DeSantis Launch Casts Doubt on Elon Musk’s Aims of More Twitter Streams

  • Ron DeSantis’ 2024 announcement on Twitter Spaces was plagued by ongoing technical difficulties.
  • The gaffe is the latest example of the outages that have afflicted Twitter since Elon Musk took control.
  • The launch calls into question Twitter’s streaming capabilities following cuts to the server.

Elon Musk has big plans for Twitter, including Wednesday’s use of Twitter Spaces to livestream Twitter’s biggest political event yet as Florida Gov. Ron DeSantis announced his 2024 presidential candidacy.

But the hour-long event was plagued by technical difficulties, ongoing glitches, and faulty sound even after a nearly 30-minute delay caused by server problems.

“We’ve got so many people here that we are kind of melting the servers,” said tech entrepreneur David Sacks, who co-hosted the announcement with Musk. 

The livestream initially drew more than 500,000 listeners — a hefty number for sure, though nowhere near the largest number of people gathered in a single digital space, as Sacks erroneously suggested on Wednesday. (A little over a month ago, Musk did a Twitter Spaces discussion with a BBC journalist that drew 3 million listeners.)

Musk has more than 140 million followers, all of whom were alerted to the start of DeSantis’ announcement. The Twitter CEO was eventually forced to relaunch the livestream using Sacks’ Twitter account, and the secondary attempt garnered only about half the number of original viewers. 

It is the latest example of the technical outages and user glitches that have increasingly afflicted Twitter since Musk took control of the social media platform late last year, and calls into question the website’s ability to meet Musk’s goal of more streaming.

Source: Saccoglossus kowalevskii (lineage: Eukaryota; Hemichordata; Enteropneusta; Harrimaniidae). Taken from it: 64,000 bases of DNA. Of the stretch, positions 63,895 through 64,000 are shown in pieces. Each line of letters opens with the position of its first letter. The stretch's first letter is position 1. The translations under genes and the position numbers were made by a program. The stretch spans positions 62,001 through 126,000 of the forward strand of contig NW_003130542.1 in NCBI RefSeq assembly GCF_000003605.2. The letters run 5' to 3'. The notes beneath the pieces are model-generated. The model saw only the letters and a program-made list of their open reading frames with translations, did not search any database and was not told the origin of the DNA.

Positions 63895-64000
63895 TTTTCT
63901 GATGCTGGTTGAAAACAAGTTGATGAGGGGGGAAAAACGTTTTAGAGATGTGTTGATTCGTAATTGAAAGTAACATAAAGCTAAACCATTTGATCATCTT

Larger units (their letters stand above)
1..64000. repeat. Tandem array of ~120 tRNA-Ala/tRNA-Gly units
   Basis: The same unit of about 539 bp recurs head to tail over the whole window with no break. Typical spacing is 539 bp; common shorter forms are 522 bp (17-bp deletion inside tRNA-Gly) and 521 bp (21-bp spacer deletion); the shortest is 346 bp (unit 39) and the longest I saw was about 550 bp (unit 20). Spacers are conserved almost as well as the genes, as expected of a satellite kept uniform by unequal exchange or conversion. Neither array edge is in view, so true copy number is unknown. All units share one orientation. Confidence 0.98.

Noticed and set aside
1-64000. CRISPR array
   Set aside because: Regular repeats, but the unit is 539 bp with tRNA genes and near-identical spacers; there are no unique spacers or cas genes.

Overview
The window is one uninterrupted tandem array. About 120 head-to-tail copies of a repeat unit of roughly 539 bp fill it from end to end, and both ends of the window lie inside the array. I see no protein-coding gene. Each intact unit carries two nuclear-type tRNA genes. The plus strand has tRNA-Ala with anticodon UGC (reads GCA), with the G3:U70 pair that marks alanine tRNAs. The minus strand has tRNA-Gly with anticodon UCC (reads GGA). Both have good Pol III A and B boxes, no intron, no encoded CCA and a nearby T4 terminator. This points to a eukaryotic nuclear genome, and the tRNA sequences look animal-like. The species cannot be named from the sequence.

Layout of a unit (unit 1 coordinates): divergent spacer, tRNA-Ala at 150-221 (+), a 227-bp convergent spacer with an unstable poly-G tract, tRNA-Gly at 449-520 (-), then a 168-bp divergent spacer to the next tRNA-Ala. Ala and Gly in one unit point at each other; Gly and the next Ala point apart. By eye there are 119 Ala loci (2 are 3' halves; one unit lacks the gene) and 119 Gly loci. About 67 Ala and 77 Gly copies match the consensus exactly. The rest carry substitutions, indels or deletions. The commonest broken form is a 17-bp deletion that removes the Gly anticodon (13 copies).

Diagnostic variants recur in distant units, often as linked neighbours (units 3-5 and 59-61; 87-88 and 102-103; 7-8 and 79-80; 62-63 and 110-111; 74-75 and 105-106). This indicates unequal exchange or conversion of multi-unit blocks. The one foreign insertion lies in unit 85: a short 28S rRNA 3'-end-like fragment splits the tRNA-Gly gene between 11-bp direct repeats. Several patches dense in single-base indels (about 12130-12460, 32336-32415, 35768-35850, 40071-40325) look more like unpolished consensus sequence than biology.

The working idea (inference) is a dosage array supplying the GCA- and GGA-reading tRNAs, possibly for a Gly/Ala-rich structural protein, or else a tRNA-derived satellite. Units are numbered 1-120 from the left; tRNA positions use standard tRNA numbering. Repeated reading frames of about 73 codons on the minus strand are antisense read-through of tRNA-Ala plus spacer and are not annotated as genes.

Musk did not immediately respond to a request for comment. An Insider email to Twitter’s press team was answered with a single poop emoji.

The growing number of technical issues are likely attributed to a wave of mass layoffs Musk oversaw soon after the Twitter acquisition, including cuts to several technical and support staff positions, as well as the newfound CEO’s decision to cut Twitter’s server capacity as a money-saving move.

In November, Musk announced his “Deep Cuts Plan,” in an internal company message, with a goal of reducing spending by $1.5 million a day on the company’s data servers and cloud services.

At the time, some Twitter employees expressed concerns that the cost-saving plan would lead to widespread server disruptions and possible website crashes during high-volume events such as elections — and perhaps presidential announcements.

Indeed, Twitter outages, glitches, and website bugs have been on the rise since the cuts last year, according to a New York Times report in February.

In February alone, the site notched four large outages compared to just nine in the entire previous year, the outlet reported. 

Musk has cut the number of Twitter employees by more than half since he took over, including several engineers who were previously in charge of keeping the website up and running.  

Both Musk and Sacks acknowledged the technical difficulties during the Wednesday DeSantis event, blaming the number of listeners and an “unprecedented scalability level.”

The glitchy Spaces event called into question Musk’s future aims for Twitter, which includes a new streaming show hosted by former Fox News anchor Tucker Carlson — the most popular cable news personality in US history, who frequently drew millions of viewers more than DeSantis’ 500,000.

Conservative outlet the Daily Wire also announced this week it would bring its slate of podcasts over to Twitter on May 30.

Musk also invited longtime CNN host Don Lemon to start a Twitter show after he was let go from the network earlier this year, and the Twitter CEO issued an open call to “all presidential candidates” following the Wednesday DeSantis stream. 

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